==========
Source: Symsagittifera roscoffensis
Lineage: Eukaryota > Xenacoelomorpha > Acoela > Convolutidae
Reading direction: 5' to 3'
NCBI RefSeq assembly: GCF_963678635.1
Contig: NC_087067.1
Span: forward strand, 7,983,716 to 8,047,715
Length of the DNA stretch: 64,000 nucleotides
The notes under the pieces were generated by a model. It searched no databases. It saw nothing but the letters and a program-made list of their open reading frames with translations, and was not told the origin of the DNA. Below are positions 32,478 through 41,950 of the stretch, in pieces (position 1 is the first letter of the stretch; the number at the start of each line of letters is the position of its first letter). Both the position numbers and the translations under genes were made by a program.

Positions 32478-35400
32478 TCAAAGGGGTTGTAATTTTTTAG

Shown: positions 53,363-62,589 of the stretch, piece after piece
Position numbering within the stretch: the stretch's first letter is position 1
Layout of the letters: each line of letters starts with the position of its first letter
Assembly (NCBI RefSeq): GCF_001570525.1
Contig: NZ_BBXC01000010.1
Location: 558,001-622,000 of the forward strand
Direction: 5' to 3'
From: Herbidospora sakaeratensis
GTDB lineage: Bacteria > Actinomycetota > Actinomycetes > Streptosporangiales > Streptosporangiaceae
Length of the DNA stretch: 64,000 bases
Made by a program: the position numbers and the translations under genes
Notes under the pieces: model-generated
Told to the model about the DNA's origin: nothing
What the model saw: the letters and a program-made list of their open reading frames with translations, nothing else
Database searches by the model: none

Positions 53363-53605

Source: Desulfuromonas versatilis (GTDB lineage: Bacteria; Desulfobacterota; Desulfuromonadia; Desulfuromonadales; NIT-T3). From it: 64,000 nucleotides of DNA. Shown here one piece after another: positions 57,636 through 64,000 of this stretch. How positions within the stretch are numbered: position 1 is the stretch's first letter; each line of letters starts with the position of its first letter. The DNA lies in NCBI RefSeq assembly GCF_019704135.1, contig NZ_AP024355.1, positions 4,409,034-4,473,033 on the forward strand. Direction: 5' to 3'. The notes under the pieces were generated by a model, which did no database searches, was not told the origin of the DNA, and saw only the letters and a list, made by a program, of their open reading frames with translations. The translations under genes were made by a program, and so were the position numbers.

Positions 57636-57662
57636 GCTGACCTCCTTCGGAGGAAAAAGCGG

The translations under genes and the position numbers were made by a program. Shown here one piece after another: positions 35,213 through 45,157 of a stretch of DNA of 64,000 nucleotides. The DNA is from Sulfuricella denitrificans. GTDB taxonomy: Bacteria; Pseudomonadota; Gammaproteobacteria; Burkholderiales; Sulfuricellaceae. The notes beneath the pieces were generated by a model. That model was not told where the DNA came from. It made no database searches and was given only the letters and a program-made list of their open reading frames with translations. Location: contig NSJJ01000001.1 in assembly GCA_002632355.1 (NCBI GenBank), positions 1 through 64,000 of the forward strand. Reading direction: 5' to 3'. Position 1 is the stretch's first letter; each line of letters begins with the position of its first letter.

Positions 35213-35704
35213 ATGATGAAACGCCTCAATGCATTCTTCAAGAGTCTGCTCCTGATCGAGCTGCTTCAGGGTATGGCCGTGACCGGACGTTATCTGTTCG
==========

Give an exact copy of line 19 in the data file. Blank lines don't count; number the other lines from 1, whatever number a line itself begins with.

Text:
GTDB lineage: Bacteria > Actinomycetota > Actinomycetes > Streptosporangiales > Streptosporangiaceae